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Wednesday, April 23, 2014

RFP for power plant being drafted
Lawmakers caution administration

Saipan Development LLC and other investors could have another shot at building a new—or refurbish the existing—power plant on Saipan following Lt. Gov. Eloy S. Inos’ announcement Friday that a request for proposal is being drafted for a 40-megawatt base load power production. This comes days after the Office of the Attorney General declared void and unenforceable a sole-source $190.8 million power purchase agreement with SDLLC.

The proposals could be for diesel or alternative power production, or a combination of both, Inos said. All proposals submitted would be thoroughly reviewed, he added.

Some lawmakers, including incoming House speaker Joseph Deleon Guerrero (IR-Saipan) and vice speaker Frank Dela Cruz (IR-Saipan), are cautioning the Fitial administration against rushing to put out an RFP because of possible legal challenges from SDLCC, which bagged the PPA that Gov. Benigno R. Fitial and former attorney general Edward Buckingham signed in August.

Inos said an RFP is being “refined” to invite proposals from investors “willing to provide baseload power production.”

“It would be through the bidding process as opposed to a no-bid contract, that’s the purpose of that,” Inos told reporters during Friday morning’s proclamation signing on Capital Hill.

Inos said he’s drafting the RFP.

Dela Cruz hopes the administration will get the input of the Commonwealth Utilities Corp. on the RFP.

Deleon Guerrero said it would be better if the administration addresses first the issues with SDLLC before putting out an RFP. He said it’s not yet known whether SDLLC will challenge the OAG’s declaration on the 25-year PPA.

SDLLC has been taking a view different from Attorney General Joey Patrick San Nicolas’ opinion but Inos is hoping that SDLLC “would consider that chapter closed.”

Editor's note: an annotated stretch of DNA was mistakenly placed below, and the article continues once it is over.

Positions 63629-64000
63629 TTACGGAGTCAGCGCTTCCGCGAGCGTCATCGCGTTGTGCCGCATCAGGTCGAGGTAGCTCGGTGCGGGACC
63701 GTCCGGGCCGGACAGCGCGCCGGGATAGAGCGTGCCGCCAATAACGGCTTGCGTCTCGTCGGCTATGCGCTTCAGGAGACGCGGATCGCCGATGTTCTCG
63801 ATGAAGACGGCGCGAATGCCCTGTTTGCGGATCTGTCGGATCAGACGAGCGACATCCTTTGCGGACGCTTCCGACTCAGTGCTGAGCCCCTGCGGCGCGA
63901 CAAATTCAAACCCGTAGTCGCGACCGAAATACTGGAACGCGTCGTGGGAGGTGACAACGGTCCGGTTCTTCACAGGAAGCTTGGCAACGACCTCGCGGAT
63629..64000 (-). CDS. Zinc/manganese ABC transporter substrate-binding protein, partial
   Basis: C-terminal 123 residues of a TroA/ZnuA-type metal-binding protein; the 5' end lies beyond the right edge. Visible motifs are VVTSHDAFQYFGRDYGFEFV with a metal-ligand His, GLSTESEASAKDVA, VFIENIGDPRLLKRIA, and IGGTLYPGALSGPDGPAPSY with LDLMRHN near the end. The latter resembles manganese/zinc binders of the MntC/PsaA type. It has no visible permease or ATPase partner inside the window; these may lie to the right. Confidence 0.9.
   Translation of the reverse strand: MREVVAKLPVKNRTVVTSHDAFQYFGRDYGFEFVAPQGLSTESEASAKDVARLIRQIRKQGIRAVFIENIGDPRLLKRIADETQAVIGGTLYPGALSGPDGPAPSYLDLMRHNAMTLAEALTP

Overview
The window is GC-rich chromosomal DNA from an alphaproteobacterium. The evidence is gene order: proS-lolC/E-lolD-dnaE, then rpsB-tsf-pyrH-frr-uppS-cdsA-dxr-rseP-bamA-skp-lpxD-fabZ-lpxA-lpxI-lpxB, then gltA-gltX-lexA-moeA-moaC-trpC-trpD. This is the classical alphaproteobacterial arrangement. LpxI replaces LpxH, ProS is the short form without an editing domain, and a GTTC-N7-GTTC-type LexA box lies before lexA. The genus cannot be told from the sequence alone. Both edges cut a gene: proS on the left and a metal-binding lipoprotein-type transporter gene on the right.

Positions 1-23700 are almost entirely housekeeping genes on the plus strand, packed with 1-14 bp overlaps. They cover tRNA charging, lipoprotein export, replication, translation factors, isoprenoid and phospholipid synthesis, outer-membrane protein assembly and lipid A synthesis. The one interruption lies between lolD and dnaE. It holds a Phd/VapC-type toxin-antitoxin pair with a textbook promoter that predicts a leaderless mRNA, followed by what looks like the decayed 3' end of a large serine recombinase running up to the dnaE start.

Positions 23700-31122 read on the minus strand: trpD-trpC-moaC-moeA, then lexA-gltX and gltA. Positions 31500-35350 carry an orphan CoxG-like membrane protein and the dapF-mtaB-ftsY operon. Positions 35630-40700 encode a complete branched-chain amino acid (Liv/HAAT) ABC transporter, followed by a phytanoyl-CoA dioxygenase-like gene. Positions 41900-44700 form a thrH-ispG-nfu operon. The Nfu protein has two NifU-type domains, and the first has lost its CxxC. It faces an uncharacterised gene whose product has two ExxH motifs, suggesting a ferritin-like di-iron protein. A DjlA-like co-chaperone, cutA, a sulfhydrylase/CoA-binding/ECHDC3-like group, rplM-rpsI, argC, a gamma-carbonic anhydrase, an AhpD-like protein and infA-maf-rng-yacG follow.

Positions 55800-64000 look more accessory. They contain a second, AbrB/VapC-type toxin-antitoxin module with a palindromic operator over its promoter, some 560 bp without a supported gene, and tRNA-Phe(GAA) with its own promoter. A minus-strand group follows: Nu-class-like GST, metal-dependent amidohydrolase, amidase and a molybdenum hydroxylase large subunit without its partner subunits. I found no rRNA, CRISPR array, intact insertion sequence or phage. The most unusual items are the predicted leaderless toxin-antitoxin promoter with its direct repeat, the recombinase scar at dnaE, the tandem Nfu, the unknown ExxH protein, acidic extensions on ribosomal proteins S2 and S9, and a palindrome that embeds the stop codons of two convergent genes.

The Fitial administration acknowledges that the current power generation system is costly and reaching the end of its cycle.

“We need to think about future expansion but that’s what we’re going to be asking for—the baseload, which would be essentially at least maybe 40MW… We hope [it] to be modular so that if we need more demand, they can add more,” Inos said.

He reiterated that the proposal doesn’t necessarily involve diesel.

“We’re out on the streets. The jury is out basically. If you have a solution for baseload… it doesn’t have to be diesel. Give it to us and we will take a look at it. And if it satisfies the need, is it sustainable, is it affordable? That’s what we’re going to go for,” Inos said.

He said the proposers will have to do a lot of legwork.

“We are going to draw the parameters. They are going to come in and say, ‘alright, we propose to just utilize your existing power plant, we’ll refurbish.’ Or another proposer could come in and say that ‘it [existing power plant] has limited life already, we want to come up with a new power plant and so forth. We would do it on this side.’ So the proposer has got to do a lot of legwork. …The field is wide open. We’re basically saying we need a 40MW base power. If you’re interested, let us know of your interest and tell us how you want to proceed with it,” Inos said.

The administration is hoping to finalize the RFP by the end of the month.

Inos said SDLLC can participate if it wants to.